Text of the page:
DFID increases food aid to Malawi

17 Feb 16

The UK is to send food packages and medical supplies to Malawi, where drought exacerbated by El Niño has caused the country’s worst food crisis in a decade.


The UK’s Department for International Development announced today that it is stepping up its humanitarian support to the southern African country, which with today’s announcement will total £14.5m since October 2015.

International development minister Nick Hurd said providing support is not only “hugely important to African people” but also in the UK’s national interest.

The announcement came as the World Food Programme appealed for $38m as the situation in Malawi worsens and the UN agency’s funds wane.

Without additional contributions, the WFP warned it would have to suspend its cash distributions in March and drastically scale back or even discontinue its food distributions by April.

“New contributions are urgently needed to ensure people get the assistance they need to make it through this period,” said WFP country representative Coco Ushiyama, adding that the WFP would further explore regional and international food procurement options given Malawi’s unusually high food prices.

In January the WFP estimated that 2.83 million people in the country will experience food insecurity by March 2016, while maize prices are currently more than 60% above the three-year average for this time of year, rising to as much as 175% more in some markets in the country’s south.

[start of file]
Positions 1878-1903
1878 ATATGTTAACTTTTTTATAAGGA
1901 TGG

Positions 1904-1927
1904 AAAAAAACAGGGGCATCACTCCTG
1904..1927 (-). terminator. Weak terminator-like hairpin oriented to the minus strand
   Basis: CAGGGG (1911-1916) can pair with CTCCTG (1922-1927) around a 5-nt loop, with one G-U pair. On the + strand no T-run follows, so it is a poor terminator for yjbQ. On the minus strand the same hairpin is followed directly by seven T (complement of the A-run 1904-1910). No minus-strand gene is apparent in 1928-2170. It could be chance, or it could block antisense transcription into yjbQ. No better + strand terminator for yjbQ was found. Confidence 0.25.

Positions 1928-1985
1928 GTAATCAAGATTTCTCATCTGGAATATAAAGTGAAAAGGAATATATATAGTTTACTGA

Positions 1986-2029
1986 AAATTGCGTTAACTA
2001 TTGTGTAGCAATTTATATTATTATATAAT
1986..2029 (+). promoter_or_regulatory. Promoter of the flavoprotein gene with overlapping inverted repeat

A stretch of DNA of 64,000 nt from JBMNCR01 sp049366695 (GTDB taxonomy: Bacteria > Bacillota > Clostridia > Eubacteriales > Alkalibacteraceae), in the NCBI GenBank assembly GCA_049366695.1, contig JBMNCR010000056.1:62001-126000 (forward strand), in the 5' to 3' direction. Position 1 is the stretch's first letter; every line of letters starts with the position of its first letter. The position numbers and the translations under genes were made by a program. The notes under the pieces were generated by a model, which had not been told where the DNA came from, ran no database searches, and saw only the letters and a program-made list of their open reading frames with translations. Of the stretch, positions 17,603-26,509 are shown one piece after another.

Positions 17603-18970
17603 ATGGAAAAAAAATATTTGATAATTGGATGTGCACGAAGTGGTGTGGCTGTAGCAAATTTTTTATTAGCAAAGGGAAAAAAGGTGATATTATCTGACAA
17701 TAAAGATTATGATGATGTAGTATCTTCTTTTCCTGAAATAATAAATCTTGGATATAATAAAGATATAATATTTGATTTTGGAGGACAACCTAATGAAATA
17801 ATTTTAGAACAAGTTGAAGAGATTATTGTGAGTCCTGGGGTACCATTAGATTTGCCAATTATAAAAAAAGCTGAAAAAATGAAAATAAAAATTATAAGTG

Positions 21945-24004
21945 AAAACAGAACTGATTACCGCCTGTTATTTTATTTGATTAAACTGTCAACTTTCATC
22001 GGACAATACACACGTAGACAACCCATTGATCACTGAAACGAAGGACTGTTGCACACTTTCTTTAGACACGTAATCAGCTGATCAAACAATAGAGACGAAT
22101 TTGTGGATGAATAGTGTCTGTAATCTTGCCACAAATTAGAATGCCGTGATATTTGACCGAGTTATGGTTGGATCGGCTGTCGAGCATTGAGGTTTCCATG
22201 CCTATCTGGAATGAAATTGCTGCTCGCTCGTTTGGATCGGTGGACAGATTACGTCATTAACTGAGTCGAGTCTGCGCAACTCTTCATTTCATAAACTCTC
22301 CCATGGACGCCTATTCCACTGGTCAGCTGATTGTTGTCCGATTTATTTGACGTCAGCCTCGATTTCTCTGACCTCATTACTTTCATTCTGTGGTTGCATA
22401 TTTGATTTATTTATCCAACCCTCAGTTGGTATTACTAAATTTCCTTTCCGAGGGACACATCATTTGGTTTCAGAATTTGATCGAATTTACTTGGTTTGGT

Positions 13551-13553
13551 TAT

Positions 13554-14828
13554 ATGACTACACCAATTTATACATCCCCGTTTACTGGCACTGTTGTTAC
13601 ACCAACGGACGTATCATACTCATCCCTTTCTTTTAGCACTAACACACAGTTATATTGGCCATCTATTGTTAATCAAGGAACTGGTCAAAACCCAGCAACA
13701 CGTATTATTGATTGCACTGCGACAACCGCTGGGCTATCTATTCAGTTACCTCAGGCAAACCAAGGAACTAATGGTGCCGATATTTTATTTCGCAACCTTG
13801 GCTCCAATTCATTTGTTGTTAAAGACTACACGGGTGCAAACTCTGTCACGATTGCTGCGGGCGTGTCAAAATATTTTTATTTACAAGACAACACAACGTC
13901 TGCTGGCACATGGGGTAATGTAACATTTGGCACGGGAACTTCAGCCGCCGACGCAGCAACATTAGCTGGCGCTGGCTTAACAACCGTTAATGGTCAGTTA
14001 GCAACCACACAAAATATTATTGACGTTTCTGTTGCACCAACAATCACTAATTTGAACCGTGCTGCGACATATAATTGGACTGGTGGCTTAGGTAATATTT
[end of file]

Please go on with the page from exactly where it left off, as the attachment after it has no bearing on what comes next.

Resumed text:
UNICEF also warned today that cases of severe malnutrition in Malawi jumped by 100% over December and January.

The agency said that across eastern and southern Africa, almost one million children are in need of treatment for severe acute malnutrition after two years of erratic rain and drought combined with one of the most powerful El Niño events in 50 years.

Lesotho, Zimbabwe and most provinces in South Africa have declared a state of disaster, with the Zimbabwean government appealing for funds from the local private sector and charities.

In Ethiopia, the number of people in need of food assistance is expected to increase from over 10 million to 18 million by the end of 2016, not including 7.9 million that are already being supported by a government-led programme.

Speaking at the opening of a high-level discussion on the humanitarian response to the drought in Addis Ababa at the end of last month, Ethiopia’s deputy prime minister Ato Demeke Mekonnen warned that the country’s problems “are far from over”, and only getting “more complicated”.

He said the systems in place to handle regular hazards are unable to cope with the scale of this crisis, which he said would have a lasting impact on the country if not addressed now.

“We don’t want to lose our developmental gains and trajectory to this drought. Needless to say, we count on our international partners to help us overcome this disaster,” he stated.

El Niño is also taking its toll across Africa, particularly in Somalia, Kenya and Angola. El Niño phases see the cyclical warming of the tropical Pacific – a natural phenomenon but one that is both intensified by and in turn intensifies man-made climate change.  

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